Saturday, December 5, 2009

All Tied Up

Stephanie's Sled, That is....

My friend Stephanie was given an older Laughing Husky dog sled that was almost complete.  Although in good condition, most of the hardware had been removed at one time or another.  The wood was very dry, and it needed just a wee bit of work here and there to bring it up to snuff.  I volunteered to help Seph with some of the work, to practice the sled lashing skills I learned at Dave Klumb's workshop at the ADMA International Dog Musher's Symposium a couple of months ago.

Steph had the hard part - she had to track down hardware for the sled.  A lot of the important stuff she already had, salvaged from a wrecked sled that she used to ride.  She did a very nice job of oiling the wood.  She gave the sled as much lemon oil as it would absorb, which of course raised the grain quite a bit.  She burnished it down with steel wool, then gave it another coat of oil.  So, when it was time for me to replace some lashing the sled was already looking very good.

I installed the new eyebolt, and then went to work with new braided nylong Mason's twine to lash the stanchion, which probably has to take more force than any other part of the sled.  You can compare my work to that of Dave Klumb in the picture below.

The only real difference is that Dave tied his hitches on the inside of the lashing, and did mine on the outside.  I actually ended up cutting this lashing away and replacing it later with the knots facing the proper direction.  It probably doesn't really matter much, but what Dave tends to have a reason for the things he does on a sled, and there is no reason to go looking for problems when it only takes a few minutes to correct the work.

I helped Steph put new runner plastic on the sled and fasten the bungee that works as a spring to raise the brake bar, and Steph was working on a new brush bow as I left last night.  I suspect by now she's probably test driven the sled behind some of her dogs, though the trails are far from ideal.

More 1-on-1 for Orion

Orion got another session of "line out" training yesterday, and did very well.  He is a quick study in spite of his exuberance.   The sun is already set and it is getting dark out, so I doubt that he'll get a session today.  I'll have more time tomorrow to work with him, though.

In the News...

Only a couple of news articles of significant interest in today's issue of the Daily News-Miner.  One is an article bemoaning the lack of snow.  "With only 12.9 inches of snow this winter at Fairbanks International Airport, Alaska’s second-largest city is 16 inches below normal. If this were an average year, more than two feet of snow would have fallen by now."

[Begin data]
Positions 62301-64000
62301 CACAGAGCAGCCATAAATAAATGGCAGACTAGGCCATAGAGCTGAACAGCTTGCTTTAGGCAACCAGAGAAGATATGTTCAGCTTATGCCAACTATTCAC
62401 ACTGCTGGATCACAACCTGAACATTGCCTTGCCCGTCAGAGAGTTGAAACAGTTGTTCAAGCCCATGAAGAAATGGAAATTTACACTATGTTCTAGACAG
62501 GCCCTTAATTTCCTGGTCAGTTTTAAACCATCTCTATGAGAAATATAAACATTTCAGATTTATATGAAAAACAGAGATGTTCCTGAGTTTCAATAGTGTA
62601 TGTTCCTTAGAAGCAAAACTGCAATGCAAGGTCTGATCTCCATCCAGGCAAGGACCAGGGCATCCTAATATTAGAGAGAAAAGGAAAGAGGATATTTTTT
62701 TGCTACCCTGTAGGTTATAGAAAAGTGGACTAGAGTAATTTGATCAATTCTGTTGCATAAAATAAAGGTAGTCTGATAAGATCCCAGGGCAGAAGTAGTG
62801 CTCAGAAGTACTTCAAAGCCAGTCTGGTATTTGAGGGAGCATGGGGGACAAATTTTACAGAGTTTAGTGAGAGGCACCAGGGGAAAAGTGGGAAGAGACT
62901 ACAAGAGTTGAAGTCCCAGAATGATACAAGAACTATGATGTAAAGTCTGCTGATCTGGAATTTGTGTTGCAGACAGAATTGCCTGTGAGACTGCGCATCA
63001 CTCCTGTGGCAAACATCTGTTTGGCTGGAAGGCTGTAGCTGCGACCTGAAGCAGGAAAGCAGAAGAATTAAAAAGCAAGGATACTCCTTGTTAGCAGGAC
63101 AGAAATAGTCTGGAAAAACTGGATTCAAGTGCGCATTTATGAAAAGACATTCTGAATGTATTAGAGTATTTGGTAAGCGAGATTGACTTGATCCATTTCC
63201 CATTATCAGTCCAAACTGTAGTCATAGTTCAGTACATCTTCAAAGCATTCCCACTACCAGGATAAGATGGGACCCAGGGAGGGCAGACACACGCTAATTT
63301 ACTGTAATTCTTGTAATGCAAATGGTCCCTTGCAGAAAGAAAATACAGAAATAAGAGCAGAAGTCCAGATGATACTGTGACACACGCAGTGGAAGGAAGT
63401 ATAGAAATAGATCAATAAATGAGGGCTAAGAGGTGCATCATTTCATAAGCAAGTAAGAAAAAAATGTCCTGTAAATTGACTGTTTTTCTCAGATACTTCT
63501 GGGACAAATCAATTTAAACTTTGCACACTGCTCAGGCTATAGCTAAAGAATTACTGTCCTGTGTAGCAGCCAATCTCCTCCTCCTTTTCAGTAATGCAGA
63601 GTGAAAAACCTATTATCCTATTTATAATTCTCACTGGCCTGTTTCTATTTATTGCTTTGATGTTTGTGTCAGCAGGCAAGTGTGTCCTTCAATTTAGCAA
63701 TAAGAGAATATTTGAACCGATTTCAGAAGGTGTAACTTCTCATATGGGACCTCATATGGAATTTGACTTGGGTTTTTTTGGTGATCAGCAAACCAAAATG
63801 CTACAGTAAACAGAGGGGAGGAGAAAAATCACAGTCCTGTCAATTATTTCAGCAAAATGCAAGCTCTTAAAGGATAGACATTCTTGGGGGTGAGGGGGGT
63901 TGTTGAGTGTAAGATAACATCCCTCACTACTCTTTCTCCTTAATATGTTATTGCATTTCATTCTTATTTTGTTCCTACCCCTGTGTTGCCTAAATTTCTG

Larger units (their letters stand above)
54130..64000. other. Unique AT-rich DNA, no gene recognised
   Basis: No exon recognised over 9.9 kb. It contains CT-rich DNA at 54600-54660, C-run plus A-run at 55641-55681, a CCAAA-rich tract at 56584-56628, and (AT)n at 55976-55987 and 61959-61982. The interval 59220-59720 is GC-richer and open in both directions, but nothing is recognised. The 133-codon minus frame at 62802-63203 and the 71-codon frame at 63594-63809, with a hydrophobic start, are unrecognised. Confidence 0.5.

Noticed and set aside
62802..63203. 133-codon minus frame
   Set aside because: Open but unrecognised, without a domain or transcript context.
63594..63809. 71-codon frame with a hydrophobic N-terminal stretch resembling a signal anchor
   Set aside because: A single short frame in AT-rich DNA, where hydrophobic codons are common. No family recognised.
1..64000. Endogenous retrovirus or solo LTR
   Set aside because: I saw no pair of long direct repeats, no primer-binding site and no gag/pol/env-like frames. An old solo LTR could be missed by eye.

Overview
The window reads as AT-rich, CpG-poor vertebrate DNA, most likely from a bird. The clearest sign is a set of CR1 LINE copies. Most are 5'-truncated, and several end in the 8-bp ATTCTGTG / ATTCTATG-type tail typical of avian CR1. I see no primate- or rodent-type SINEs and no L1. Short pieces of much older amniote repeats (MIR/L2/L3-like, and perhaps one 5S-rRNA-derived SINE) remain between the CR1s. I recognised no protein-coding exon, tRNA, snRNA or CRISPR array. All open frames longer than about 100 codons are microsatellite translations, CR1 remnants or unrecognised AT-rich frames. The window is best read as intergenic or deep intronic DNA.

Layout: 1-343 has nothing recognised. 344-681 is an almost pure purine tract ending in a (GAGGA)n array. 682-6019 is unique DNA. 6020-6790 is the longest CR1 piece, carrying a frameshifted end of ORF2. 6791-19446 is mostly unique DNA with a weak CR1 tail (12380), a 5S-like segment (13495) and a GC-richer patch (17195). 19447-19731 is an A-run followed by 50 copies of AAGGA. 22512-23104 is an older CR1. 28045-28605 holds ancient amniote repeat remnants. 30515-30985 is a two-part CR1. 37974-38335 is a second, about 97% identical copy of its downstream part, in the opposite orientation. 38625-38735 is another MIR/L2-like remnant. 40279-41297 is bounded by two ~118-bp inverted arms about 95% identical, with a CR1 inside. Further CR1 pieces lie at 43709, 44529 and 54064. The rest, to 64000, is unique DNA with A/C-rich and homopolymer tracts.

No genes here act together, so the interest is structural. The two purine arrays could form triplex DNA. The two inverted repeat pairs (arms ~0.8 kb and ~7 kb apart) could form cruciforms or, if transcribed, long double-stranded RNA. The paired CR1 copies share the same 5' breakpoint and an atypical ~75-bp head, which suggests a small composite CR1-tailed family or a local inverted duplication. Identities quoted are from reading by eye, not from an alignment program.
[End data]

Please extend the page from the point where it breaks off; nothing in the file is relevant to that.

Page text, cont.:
The Alaska Dog Musher's Association has postponed their first race of the season until next weekend, but with no snow in the forecast I doubt they'll be able to actually run.  There is talk here in Two Rivers of canceling our annual Solstice 100 mile race as well.  Lance Mackey was quoted as saying that he's put more miles on his dog truck looking for snow than he has on his dogs.  Though I imagine it is an exaggeration, I'll bet not by much.

The second story of interest is "Drug Testing Planned for Iditarod Mushers".   Basically the story acknowledges a rules change made by the Iditarod Trail Committee earlier this year, to require some random drug testing during the race.  

Of course I have an opinion on that one - and I'm willing to share it.  I can see it now....

There you are, cruising along down the Yukon and suddenly have an insatiable craving for chocolate chip pizza...

Seriously, the Iditarod is under constant scrutiny by animal rights fanatics and even some legitimate animal welfare groups. There is a valid albeit undocumented concern that someone who is using drugs may not keep his or her head together well enough to provide proper care for his or her dogs. It does seem rather ironic that a guy best known for exemplary dog care carries a medical marijuana card, though.

I can understand why the committee would feel such a rule is a good idea, in spite of the fourth amendment to the U.S. Constitution.  Heck, that amendment was thrown out the door way back during the Ray-gun administration. That whole "freedom" thing is highly over-rated anyway. (sigh) That last sentence is an example of sarcasm and tongue-in-cheek, BTW.

The prohibited drug list appears to be identical to drugs test for in safety-sensitive positions defined by DOT and other federal agencies, so it really shouldn't be a big deal. Most of us who work in such positions are accustomed to the whole random drug testing thing, and think little of it.

All in all, I think it will turn out to be a non-issue.


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